In general topology, the **pseudo-arc** is the simplest nondegenerate hereditarily indecomposable continuum. The pseudo-arc is an arc-like homogeneous continuum, and played a central role in the classification of homogeneous planar continua. R.H. Bing proved that, in a certain well-defined sense, most continua in **R**^{n}, *n* ≥ 2, are homeomorphic to the pseudo-arc.

In 1920, Bronisław Knaster and Kazimierz Kuratowski asked whether a nondegenerate homogeneous continuum in the Euclidean plane **R**^{2} must be a Jordan curve. In 1921, Stefan Mazurkiewicz asked whether a nondegenerate continuum in **R**^{2} that is homeomorphic to each of its nondegenerate subcontinua must be an arc. In 1922, Knaster discovered the first example of a hereditarily indecomposable continuum *K*, later named the pseudo-arc, giving a negative answer to a Mazurkiewicz question. In 1948, R.H. Bing proved that Knaster's continuum is homogeneous, i.e. for any two of its points there is a homeomorphism taking one to the other. Yet also in 1948, Edwin Moise showed that Knaster's continuum is homeomorphic to each of its non-degenerate subcontinua. Due to its resemblance to the fundamental property of the arc, namely, being homeomorphic to all its nondegenerate subcontinua, Moise called his example *M* a **pseudo-arc**.^{ [lower-alpha 1] } Bing's construction is a modification of Moise's construction of *M*, which he had first heard described in a lecture. In 1951, Bing proved that all hereditarily indecomposable arc-like continua are homeomorphic — this implies that Knaster's *K*, Moise's *M*, and Bing's *B* are all homeomorphic. Bing also proved that the pseudo-arc is typical among the continua in a Euclidean space of dimension at least 2 or an infinite-dimensional separable Hilbert space.^{ [lower-alpha 2] } Bing and F. Burton Jones constructed a decomposable planar continuum that admits an open map onto the circle, with each point preimage homeomorphic to the pseudo-arc, called the circle of pseudo-arcs. Bing and Jones also showed that it is homogeneous. In 2016 Logan Hoehn and Lex Oversteegen classified all planar homogeneous continua, up to a homeomorphism, as the circle, pseudo-arc and circle of pseudo-arcs. In 2019 Hoehn and Oversteegen showed that the pseudo-arc is topologically the only, other than the arc, hereditarily equivalent planar continuum, thus providing a complete solution to the planar case of Mazurkiewicz's problem from 1921.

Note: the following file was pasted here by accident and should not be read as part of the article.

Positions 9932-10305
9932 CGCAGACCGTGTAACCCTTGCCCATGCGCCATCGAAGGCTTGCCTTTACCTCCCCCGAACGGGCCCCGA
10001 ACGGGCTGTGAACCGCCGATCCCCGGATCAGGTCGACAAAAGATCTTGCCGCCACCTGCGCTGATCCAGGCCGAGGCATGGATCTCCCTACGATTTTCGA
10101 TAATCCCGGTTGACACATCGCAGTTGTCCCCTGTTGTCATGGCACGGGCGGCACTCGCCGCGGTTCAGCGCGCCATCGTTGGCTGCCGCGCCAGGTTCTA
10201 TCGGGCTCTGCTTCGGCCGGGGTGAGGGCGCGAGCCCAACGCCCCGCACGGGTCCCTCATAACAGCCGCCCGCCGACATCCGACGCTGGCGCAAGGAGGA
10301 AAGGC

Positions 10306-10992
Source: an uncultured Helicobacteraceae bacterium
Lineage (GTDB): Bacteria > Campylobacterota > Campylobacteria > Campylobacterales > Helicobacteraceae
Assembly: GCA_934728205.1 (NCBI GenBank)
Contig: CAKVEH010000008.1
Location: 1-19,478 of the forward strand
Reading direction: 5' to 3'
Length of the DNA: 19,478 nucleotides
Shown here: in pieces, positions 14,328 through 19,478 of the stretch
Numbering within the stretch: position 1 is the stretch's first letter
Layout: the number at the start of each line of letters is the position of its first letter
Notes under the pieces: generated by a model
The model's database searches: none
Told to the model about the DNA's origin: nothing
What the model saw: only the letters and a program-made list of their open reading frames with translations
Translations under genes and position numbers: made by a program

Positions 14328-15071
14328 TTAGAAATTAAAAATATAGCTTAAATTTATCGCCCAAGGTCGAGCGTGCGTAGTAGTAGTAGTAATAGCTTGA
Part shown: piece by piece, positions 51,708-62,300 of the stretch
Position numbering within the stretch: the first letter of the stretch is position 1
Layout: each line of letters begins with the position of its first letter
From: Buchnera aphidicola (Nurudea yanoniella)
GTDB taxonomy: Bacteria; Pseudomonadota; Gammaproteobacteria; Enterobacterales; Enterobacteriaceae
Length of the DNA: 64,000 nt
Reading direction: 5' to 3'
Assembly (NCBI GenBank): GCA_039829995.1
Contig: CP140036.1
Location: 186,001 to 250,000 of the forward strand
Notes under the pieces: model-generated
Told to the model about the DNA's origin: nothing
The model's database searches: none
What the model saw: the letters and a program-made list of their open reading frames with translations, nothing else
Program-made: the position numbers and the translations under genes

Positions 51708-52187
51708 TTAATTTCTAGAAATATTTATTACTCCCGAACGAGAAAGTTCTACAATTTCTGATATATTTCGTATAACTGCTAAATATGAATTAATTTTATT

The following construction of the pseudo-arc follows ( Wayne Lewis 1999 ) .

At the heart of the definition of the pseudo-arc is the concept of a *chain*, which is defined as follows:

- A
**chain**is a finite collection of open sets in a metric space such that if and only if The elements of a chain are called its**links**, and a chain is called an**ε-chain**if each of its links has diameter less than ε.